So you think you can change the world

What we have known all along is now news in Haaretz - Judaeans and TY alumni have and continue to change the world. This past week Haaretz began a 3 part series on how YJ has been a breeding ground for many of Israel's "movers and shakers."

They're the movers and shakers behind Israel's environmental movement, they've spearheaded initiatives to promote Middle East peace and interfaith dialogue, and they include among their ranks some of the country's leading human rights advocates. They're also some of the most influential voices in Israel's think tanks and prominent figures in its growing civil society movement.

Beyond the fact that they share English as a mother tongue, what unites these individuals is that they all trace their roots in activism to Young Judaea, the oldest Zionist youth movement in the United States. It was in the summer camps and clubs of Young Judaea, they say, that they developed their passion for tikkun olam (repairing the world ) - a passion they brought with them when they transplanted themselves here years later.

Many of them still retain strong ties with the movement, which sets itself apart from others in being religiously pluralistic and politically nonpartisan, and which this summer marked its own milestone: After 70 years of operating under the partial and later full sponsorship of Hadassah, the Women's Zionist Organization of America, Young Judaea became a fully independent nonprofit organization.

For Simon Klarfeld, the newly appointed executive director, it's no coincidence that Young Judaea alumni have been at the forefront of promoting a better, fairer and more just society in Israel. "As with any good recipe, it's about the ingredients and how they are uniquely blended and developed," he says. "The Young Judaea experience is about educating young people about their place in the world as Jews, Zionists and human beings, developing leadership skills and being part of a community that offers role models, mentors and friends passionately working together for a common cause."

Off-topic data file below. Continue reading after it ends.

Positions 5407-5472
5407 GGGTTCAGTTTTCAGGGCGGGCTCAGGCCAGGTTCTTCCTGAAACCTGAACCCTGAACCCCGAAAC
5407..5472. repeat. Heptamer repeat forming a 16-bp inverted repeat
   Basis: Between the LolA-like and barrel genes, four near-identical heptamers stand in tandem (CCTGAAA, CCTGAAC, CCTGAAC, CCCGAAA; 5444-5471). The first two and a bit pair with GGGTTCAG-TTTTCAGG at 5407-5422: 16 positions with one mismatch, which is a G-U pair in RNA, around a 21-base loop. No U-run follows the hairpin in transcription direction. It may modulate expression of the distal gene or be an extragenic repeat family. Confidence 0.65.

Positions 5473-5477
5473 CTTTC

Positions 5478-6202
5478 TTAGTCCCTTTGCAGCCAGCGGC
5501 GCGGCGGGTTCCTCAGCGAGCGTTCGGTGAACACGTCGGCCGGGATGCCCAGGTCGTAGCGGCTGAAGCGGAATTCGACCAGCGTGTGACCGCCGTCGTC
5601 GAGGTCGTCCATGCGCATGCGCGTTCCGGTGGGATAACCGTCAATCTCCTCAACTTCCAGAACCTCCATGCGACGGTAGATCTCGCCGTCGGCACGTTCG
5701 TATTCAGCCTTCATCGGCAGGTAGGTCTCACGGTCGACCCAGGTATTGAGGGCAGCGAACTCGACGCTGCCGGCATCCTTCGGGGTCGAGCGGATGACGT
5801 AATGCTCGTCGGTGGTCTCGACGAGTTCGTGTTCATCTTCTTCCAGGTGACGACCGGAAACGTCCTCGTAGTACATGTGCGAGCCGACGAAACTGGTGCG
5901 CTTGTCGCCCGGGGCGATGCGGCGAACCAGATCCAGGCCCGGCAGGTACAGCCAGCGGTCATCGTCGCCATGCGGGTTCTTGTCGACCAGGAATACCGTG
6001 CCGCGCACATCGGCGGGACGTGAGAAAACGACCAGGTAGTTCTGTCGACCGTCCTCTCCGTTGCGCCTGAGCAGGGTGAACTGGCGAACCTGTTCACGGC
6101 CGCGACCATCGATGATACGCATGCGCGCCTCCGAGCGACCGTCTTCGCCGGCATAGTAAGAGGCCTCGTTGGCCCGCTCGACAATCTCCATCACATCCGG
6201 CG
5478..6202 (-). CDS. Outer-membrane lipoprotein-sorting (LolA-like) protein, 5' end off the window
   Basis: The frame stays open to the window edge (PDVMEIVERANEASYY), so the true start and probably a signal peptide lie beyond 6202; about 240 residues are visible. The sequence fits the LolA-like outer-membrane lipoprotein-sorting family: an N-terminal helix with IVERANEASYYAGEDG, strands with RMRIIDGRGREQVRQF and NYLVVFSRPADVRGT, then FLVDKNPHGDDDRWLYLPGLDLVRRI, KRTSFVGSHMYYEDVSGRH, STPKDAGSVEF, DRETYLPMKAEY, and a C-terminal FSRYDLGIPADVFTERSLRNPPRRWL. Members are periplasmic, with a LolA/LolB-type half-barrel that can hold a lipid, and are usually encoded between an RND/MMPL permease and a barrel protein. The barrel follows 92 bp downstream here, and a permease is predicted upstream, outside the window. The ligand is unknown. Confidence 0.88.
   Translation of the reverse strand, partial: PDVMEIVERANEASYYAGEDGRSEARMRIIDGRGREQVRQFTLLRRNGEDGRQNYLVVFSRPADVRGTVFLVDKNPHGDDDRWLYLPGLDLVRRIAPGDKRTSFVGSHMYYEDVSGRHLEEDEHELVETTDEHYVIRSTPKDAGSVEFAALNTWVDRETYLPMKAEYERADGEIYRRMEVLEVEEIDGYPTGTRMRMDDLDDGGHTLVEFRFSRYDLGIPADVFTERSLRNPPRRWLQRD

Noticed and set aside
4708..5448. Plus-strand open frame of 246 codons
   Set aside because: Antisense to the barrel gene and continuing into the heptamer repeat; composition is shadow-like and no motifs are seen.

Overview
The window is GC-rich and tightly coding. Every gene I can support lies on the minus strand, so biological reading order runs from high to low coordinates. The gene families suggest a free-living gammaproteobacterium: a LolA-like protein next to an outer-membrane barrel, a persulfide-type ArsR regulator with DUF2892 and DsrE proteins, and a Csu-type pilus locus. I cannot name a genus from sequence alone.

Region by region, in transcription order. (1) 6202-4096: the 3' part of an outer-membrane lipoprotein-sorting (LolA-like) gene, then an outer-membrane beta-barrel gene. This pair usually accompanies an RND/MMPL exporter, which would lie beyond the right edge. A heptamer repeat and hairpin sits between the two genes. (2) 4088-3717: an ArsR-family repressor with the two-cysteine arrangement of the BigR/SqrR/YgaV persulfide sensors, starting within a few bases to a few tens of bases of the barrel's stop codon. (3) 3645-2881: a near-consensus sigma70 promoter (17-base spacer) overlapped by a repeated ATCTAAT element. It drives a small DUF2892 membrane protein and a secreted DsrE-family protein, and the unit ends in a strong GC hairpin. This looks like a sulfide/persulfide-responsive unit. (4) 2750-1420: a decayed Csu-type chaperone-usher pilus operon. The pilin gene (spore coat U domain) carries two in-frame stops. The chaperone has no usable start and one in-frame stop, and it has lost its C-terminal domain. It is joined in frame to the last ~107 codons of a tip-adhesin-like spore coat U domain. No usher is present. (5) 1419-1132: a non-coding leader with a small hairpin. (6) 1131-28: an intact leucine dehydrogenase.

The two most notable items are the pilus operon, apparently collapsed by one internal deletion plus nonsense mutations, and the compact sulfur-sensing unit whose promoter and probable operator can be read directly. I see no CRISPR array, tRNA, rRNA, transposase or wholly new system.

Among their ranks you'll find Alon Tal, the founder of Adam Teva V'din, Israel's first environmental watchdog, and one of the founding heads of Israel's Green Movement; Gershon Baskin, the founder and former CEO of the Israel/Palestine Center for Research and Information, who played an instrumental role in negotiating the release of kidnapped soldier Gilad Shalit; Yossi Abramowitz, one of the founding fathers of Israel's solar power industry and an internationally celebrated environmentalist; Eilon Schwartz, another prominent Israeli environmentalist who founded the Heschel Center for Environmental Learning and Leadership and has just created a new organization, Shaharit, with the rather ambitious goal of promoting a new brand of Israeli politics; Debbie Weissman, an orthodox feminist who presides over the International Council of Christians and Jews; Jessica Montell, the executive director of B'Tselem, the Israeli human rights watchdog in the Palestinian territories; Miriam Schler, the longtime director of the Tel Aviv Rape Crisis Center, the largest of its kind in Israel; and Noah Efron, a former Tel Aviv city council member, among the founders of a new and rather unusual municipal party that cut across the traditional political divides.

Continue reading here and add to the list of Judaeans who have changed the world below:

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